Perfectionism vs. Healthy Striving: What's the Difference?

Perfectionism tends to dominate the wellness and nutrition world. It doesn't help that we are bombarded with posts on social media of influencers or people we know only posting the highlights of their health and fitness journeys. Individuals feel if they don't do everything absolutely perfectly, it means they need to throw in the towel and give up on any goal they may have. It can also prevent individuals from seeking support or working to improve behaviors at all.

Brene Brown sums up perfectionism with the following: "Perfectionism at its core is about trying to earn approval. Most perfectionists grew up being praised for achievement and performance (grades, manners, rule following, people pleasing, appearance, sports.) Somewhe

re along the way they adopted this dangerous debilitating belief system: 'I am what I accomplish and how well I accomplish it. Please. Perform. Perfect.'

Healthy striving is self-focused: How can I improve? Perfectionism is other-focused: What will they think? Perfectionism is a hustle." When it comes to our nutrition and eating habits, perfectionism is a defense mechanism and does not equate to healthy growth. In fact, it sets us up for shame and self blame. According to Brown, "if we want freedom from perfectionism we have to make the long journey from 'what will other people think?' to 'I am enough.'"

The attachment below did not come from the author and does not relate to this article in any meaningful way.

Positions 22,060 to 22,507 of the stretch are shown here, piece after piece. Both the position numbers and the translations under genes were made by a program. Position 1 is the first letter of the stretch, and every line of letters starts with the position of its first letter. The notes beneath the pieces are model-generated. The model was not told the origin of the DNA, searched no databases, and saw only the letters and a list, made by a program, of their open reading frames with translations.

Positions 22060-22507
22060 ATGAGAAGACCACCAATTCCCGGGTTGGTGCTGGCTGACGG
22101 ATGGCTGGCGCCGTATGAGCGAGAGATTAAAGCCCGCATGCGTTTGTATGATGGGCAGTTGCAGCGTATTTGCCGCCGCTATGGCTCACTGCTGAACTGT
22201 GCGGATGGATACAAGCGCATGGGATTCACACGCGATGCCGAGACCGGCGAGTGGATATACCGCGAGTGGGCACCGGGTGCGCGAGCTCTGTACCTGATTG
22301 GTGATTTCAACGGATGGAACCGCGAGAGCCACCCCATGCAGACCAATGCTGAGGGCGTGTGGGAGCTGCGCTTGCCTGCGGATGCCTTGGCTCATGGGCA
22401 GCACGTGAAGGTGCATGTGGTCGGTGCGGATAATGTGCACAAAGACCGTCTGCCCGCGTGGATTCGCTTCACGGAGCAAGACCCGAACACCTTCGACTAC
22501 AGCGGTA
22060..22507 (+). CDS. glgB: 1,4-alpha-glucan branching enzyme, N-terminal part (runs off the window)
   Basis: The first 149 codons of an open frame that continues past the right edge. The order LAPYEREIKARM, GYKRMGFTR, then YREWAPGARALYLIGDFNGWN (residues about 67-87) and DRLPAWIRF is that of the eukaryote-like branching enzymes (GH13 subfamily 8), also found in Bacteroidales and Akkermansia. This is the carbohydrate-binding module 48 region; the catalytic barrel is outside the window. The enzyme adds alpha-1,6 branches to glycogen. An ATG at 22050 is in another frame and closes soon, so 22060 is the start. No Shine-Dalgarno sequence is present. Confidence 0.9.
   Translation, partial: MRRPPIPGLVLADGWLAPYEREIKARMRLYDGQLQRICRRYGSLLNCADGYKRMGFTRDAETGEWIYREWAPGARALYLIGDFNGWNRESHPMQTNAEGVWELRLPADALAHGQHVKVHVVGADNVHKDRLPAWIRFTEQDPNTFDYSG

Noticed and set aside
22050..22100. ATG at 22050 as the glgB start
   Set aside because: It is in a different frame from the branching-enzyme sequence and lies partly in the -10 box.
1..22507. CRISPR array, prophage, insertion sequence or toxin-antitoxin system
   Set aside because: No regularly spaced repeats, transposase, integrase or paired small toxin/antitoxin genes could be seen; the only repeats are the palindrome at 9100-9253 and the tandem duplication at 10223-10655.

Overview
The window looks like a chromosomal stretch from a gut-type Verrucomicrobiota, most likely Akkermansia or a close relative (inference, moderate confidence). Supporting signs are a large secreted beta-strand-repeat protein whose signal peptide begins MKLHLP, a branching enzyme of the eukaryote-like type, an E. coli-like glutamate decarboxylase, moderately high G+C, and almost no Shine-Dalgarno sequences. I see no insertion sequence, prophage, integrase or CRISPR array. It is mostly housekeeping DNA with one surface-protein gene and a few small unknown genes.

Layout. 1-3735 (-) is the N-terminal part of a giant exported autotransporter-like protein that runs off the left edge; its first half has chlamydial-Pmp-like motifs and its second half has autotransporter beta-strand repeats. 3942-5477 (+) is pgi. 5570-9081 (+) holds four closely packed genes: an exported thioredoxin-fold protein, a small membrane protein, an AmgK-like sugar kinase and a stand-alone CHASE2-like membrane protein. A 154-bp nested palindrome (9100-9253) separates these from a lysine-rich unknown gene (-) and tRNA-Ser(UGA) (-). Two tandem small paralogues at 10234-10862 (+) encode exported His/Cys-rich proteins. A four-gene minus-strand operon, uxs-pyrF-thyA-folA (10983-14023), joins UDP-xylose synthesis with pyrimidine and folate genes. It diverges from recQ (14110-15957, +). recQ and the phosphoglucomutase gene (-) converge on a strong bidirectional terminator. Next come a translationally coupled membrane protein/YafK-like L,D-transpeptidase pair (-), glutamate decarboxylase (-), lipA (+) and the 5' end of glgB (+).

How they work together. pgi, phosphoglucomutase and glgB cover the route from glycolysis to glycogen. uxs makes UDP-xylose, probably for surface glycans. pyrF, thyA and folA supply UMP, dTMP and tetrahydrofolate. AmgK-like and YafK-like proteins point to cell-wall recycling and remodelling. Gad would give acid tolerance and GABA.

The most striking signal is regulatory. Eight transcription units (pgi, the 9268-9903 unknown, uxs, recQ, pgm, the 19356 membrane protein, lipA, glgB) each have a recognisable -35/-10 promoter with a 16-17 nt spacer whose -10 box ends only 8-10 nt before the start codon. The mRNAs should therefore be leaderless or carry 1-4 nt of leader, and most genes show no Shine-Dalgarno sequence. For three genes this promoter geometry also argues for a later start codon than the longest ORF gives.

Describing this as a long journey is right, but that does not mean it cannot be done or is not worth the trip. There is beauty and freedom in being real, owning our imperfect natures and embracing ourselves with self compassion. Working towards this is one concept I work with others to learn in counseling. This

doesn't always need to be a massive event. It can also look like the following: "I remind myself, 'Don't let the perfect be the enemy of the good.'

A twenty minute walk that I do is better than the four mile run that I don't do.

The imperfect book that gets published is better than the perfect book that never leaves my computer.

The dinner party take-out food is better than the elegant dinner I never host.'"

-Gretchen Rubin